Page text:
VH1 Charm School

It was clear from the moment Ricki Lake was introduced as the host of this season’s Charm School on VH1 that there was going to be ‘90s talk-show-type drama on the set. Lake, who always managed to bridge the high-low divide on her syndicated gabfest, is the perfect headmistress for a racially mixed cast of mostly black women from the show Real Chance of Love and white chicks from Rock of Love Bus.

Charm School is designed to reform bad-girl behavior through charitable acts, such as donating clothes, feeding the homeless and cleaning up the Los Angeles River. It also promises to be an interesting social experiment of the nature of relationships between black and white women.

This is an experiment that some of us have been having our whole lives. Women’s relationships are fraught in general, but race and ethnicity always throws some extra craziness into the mix. This season of Charm School is giving me flashbacks of my life in multicultural Miami. In both life and in art, it seems that we don’t know how to talk to each other.

By episode two of this season, the racial divides were already apparent. The white women constantly refer to the black women as “loud and obnoxious” and said they were “threatened and intimidated” by the sisters. One white cast member said she felt like she had been “dropped off in the ghetto."


For their part, the black women commented about how all the white women in the “blondtourage” wanted to do was “drink tequila and take showers together.” Doing their best Mean Girls impression, the white women locked one nemesis in the bathroom and shoved hot dogs under the door, mocking her for being fat because she is not a size 4 like them.


Double Ouch. For me, this scene brought back painful memories. My crew was made up of girls who were Jewish, Dominican and Filipino. My best friend’s mother is Costa Rican and Jamaican, and her dad came to the states from Italy in his 20s.

It wasn’t until we were about to enter junior high that our racial identity seemed to matter. I keenly remember the Horodowich twins telling me my neighborhood was “turning bad” because we were no longer the only non-white family on the street. Mind you, they lived all of three blocks away. My neighborhood was their neighborhood. When it came time to pick which junior highs we were going to, the twins expressed reservations about going to Horace Mann, a magnet school, because there were “so many black people” there—this I learned when Mr. Hess posted their written exchange in his display case, as he did whenever he caught kids passing notes.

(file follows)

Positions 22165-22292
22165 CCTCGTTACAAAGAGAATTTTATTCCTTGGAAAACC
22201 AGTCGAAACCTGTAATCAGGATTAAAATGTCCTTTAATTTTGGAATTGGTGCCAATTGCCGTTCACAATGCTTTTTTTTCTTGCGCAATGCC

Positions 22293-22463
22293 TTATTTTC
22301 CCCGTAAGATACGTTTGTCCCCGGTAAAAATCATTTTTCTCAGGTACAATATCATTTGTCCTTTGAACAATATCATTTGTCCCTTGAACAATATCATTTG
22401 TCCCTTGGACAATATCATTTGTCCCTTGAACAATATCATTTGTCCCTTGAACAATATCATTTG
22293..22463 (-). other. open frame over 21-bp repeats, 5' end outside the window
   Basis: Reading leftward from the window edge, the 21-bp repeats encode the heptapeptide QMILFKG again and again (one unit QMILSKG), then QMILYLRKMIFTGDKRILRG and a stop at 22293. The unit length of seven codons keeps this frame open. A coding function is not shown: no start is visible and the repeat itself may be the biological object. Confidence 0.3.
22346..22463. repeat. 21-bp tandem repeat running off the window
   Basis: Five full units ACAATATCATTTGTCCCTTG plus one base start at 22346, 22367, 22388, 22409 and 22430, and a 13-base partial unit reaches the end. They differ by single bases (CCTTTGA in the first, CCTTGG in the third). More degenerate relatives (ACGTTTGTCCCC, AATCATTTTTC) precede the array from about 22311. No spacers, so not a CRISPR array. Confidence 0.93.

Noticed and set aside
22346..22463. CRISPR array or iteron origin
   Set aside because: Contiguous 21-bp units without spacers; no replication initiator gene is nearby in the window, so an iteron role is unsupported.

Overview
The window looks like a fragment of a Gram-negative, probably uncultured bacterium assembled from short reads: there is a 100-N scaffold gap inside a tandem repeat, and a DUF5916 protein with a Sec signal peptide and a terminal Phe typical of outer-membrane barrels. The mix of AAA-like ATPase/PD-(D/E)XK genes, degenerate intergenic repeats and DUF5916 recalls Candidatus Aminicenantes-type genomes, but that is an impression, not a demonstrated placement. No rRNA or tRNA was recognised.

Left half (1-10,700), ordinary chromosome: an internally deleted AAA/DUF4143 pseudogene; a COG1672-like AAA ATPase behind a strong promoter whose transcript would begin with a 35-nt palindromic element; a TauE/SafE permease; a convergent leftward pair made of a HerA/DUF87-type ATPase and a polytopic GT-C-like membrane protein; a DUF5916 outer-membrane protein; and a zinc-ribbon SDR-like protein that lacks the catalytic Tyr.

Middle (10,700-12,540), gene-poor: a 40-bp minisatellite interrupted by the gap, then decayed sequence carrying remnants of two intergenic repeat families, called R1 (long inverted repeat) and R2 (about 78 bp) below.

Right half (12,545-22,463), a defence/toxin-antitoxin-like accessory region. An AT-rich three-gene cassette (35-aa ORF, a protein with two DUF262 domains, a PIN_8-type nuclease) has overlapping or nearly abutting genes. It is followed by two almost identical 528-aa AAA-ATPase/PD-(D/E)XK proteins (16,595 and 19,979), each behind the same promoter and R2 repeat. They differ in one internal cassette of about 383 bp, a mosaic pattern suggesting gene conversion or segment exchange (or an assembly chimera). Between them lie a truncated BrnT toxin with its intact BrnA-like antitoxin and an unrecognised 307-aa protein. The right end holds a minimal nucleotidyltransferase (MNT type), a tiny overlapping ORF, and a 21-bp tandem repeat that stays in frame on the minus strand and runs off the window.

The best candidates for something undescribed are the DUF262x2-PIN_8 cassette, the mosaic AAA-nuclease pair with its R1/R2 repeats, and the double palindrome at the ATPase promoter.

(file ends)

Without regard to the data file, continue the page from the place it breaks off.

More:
By the time we made our way to high school, it was your parking lot of choice that defined you. There was the gym parking lot, which most of the black athletes picked. There also was the “oye” parking lot for Latinos and the senior parking lot, where the shrinking white student population gathered. I alternated between the three.


I was often the sole black girl, or occasionally one of a few, in gifted, honors and advanced placement classes growing up. My white friends used to say, “you’re not really black, you’re like Oprah,” i.e. someone they could relate to. I know they meant it as a compliment, but it was unwanted.

Lately I have been reconnected with people from all parts of my past—which included stints in Georgia, California and Texas—on Facebook. Looking at my friends’ networks, I am amazed to see how homogenous the people they call “friends” are. That’s largely because they never left Florida, Georgia, California or Texas.

It likely mirrors the segregated lives of the women on Charm School—women with the nicknames “So Hood,” “Bubbles” and “Risky.”


Even though Americans voted for a black president and have adopted the same slang—white chicks on the show call each other a “hot mess” with the same frequency as the black women—we still live in separate spheres. We don’t know how to talk to each other, much less begin to comprehend what’s being said.

Although the Charm School cast tried to talk around their racial differences, Lake went into talk-show mode and made them confront the issue head on.

“We need to talk it through . . . to get a better understanding of each other,” she said. By episode three the girls are on the couch and in the hot seat discussing their feelings, with Lake putting their emotions into words for them.


“Thou Shalt Play Nice With Others”—Charm School commandment No. 3—was put into practice right there, before the challenge. It won’t be until we quit the loud talk and stop blaming our bad behavior on the alcohol that black and white women will really learn to get along or at least figure out how to communicate.

Kristen Mack is a reporter for the Washington Post.

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